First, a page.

Reference collections have an essential role to play in achieving the aim that wood is traded and used honestly and sustainably. We use these collections for research on plant structures (see Cornish et al. 2013a,b, 2014 and references therein), and to identify plant material for a wide range of enquirers including palaeontologists, archaeologists, antique dealers, furniture restorers, medics, vets, the police and customs. Our first recorded anatomical enquiry was answered by C.R. Metcalfe in August 1932 (Keeper of the Jodrell Laboratory 1930–1969), and we have identified vegetative plant material, especially woods, ever since. In the last few years the number of enquiries regarding CITES-listed timber species has increased, and with the introduction of the European Union Timber Regulations (EUTR) in 2013, many enquiries concern the identity of commercial timbers imported to the UK as furniture or in plywood.
So how do we identify a piece of wood? The naked eye or hand lens is usually sufficient to tell the difference between a softwood and a hardwood, and some softwoods such as pine (Pinus sp.) and hardwoods such as oak (Quercus sp.) or beech (Fagus sp.) can be recognised with a little practice. However, for a more precise identification we resort to light microscopy. We firstly soften a sample of the wood by boiling it in water. Lightweight balsawood (Ochroma sp.) takes only a few minutes to soften, but very dense and heavy woods such as ebony (Diospyros sp.) may take several days and more extreme measures such as microwaving or treatment with chemicals might be necessary. Once softened we cut sections in three planes using a microtome and examine them under a light microscope (see accompanying photos of transverse (TS), tangential longitudinal (TLS) and radial longitudinal sections (RLS)).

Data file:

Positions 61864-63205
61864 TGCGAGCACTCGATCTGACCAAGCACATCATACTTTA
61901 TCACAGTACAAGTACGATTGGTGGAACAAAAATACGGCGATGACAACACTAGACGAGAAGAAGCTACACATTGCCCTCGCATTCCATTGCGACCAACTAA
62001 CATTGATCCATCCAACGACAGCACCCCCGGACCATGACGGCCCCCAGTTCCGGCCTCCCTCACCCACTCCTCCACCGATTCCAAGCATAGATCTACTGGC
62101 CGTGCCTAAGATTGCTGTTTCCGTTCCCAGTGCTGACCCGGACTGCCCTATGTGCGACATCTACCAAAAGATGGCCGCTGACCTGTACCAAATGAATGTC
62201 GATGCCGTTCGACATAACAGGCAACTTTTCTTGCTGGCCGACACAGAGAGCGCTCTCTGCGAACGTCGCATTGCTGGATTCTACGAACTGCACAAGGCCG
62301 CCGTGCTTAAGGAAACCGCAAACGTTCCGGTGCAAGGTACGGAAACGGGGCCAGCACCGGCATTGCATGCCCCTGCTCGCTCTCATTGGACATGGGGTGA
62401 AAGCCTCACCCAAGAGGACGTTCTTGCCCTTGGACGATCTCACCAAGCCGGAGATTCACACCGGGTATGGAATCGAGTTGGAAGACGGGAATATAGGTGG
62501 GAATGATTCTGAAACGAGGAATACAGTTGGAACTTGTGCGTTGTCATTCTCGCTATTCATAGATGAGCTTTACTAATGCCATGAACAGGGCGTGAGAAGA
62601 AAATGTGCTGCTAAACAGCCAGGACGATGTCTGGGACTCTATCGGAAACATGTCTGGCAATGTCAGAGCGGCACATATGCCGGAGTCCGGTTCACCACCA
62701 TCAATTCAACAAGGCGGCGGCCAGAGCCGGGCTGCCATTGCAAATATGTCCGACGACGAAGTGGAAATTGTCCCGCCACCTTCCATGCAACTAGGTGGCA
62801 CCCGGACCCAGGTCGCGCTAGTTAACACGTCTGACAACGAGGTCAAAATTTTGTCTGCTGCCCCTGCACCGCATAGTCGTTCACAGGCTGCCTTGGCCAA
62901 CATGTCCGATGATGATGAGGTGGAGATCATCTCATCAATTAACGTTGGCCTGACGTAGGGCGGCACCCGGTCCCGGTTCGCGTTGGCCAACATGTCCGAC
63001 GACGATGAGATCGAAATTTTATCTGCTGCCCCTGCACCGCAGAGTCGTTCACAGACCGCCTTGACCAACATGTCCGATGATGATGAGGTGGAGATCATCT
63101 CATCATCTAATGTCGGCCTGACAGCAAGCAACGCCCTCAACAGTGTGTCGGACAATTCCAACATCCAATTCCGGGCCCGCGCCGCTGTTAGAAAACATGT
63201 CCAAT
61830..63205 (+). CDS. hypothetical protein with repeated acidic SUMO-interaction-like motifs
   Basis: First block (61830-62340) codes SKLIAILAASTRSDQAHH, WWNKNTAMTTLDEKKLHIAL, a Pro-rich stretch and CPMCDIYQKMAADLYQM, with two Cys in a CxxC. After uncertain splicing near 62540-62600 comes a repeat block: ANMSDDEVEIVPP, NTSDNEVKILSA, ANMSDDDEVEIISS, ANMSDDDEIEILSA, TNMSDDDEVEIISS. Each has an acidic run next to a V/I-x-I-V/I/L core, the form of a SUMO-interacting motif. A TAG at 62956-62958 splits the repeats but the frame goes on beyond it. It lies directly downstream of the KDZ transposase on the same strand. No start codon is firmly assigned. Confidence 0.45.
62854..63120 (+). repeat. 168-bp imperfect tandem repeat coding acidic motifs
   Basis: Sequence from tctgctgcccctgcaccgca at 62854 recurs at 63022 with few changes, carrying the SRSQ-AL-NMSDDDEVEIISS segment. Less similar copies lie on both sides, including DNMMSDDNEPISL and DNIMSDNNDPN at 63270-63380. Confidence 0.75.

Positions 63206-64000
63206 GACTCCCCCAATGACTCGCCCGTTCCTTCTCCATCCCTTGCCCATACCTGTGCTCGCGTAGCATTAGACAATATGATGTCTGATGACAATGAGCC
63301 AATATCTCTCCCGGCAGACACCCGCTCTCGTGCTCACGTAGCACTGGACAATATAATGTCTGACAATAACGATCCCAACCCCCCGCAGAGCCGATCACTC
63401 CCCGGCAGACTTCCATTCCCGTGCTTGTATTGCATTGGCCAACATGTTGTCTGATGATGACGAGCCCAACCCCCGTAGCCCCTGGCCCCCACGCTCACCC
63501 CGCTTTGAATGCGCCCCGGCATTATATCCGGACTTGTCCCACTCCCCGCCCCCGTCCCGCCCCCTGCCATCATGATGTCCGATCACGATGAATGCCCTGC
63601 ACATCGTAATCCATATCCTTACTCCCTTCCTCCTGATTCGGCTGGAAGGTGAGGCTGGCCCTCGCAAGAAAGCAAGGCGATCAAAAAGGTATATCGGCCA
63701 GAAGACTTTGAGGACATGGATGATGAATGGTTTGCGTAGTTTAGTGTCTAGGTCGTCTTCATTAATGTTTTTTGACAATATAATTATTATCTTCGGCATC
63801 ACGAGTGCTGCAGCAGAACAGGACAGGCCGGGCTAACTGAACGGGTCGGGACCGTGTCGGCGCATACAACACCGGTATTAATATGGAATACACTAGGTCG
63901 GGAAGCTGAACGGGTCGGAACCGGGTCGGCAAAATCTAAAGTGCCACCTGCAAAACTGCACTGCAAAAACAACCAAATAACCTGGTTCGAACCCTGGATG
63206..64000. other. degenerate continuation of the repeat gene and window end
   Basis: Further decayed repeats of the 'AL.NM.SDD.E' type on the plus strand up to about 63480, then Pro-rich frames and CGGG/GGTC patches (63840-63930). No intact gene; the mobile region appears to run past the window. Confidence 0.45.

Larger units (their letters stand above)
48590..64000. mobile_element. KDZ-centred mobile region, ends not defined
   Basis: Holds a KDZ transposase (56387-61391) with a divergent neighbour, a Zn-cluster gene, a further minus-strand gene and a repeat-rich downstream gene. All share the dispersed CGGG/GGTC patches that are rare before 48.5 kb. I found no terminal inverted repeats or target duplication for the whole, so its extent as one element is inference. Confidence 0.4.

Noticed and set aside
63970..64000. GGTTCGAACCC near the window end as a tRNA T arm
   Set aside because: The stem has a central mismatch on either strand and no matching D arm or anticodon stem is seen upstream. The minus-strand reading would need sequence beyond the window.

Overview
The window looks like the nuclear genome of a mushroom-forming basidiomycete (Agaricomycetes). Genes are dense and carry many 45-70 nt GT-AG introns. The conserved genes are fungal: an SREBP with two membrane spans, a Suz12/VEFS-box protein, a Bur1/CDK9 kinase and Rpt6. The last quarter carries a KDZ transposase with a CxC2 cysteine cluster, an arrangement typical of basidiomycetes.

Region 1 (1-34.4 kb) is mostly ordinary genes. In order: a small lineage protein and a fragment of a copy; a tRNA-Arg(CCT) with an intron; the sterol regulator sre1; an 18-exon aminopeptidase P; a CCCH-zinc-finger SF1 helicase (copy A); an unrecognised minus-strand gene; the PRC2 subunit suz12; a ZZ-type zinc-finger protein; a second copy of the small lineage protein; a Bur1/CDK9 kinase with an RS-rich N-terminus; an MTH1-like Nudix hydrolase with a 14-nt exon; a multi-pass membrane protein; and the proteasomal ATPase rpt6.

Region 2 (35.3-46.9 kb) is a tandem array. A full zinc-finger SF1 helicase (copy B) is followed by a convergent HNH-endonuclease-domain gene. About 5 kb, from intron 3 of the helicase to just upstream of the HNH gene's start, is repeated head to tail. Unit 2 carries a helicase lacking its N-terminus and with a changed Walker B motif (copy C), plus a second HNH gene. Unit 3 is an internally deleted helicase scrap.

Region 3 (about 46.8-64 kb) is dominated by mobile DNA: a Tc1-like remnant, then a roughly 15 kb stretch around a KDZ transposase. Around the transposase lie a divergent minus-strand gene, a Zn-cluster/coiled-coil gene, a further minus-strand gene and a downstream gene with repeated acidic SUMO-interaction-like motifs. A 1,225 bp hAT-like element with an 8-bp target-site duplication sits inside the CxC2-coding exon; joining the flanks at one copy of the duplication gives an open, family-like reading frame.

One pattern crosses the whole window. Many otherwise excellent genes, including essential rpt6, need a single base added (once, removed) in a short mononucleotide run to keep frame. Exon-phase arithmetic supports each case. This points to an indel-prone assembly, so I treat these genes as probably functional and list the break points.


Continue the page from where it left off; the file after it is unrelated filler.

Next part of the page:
Complex trade patterns
There are hundreds of tropical timbers, and identifying them is much more challenging than for temperate ones, especially if their origin is unknown. This is increasingly the case with trees being harvested in one country, exported to another often on a different continent, and then exported to another as a finished product, where following a chain of custody is problematic (FSC – Forest Stewardship Council, and PEFC – Programme for the Endorsement of Forest Certification are schemes that partly address this problem, but they are not legally binding). These complex trade patterns are also troublesome for importers, who are legally required to use ‘due diligence’ to show that their timber products have been legally sourced. In an effort to reduce illegal trading, there is now legislation in much of the western world: European Union Timber Regulations (EUTR), the US Lacey Act and the Australian Illegal Logging Prohibition Act.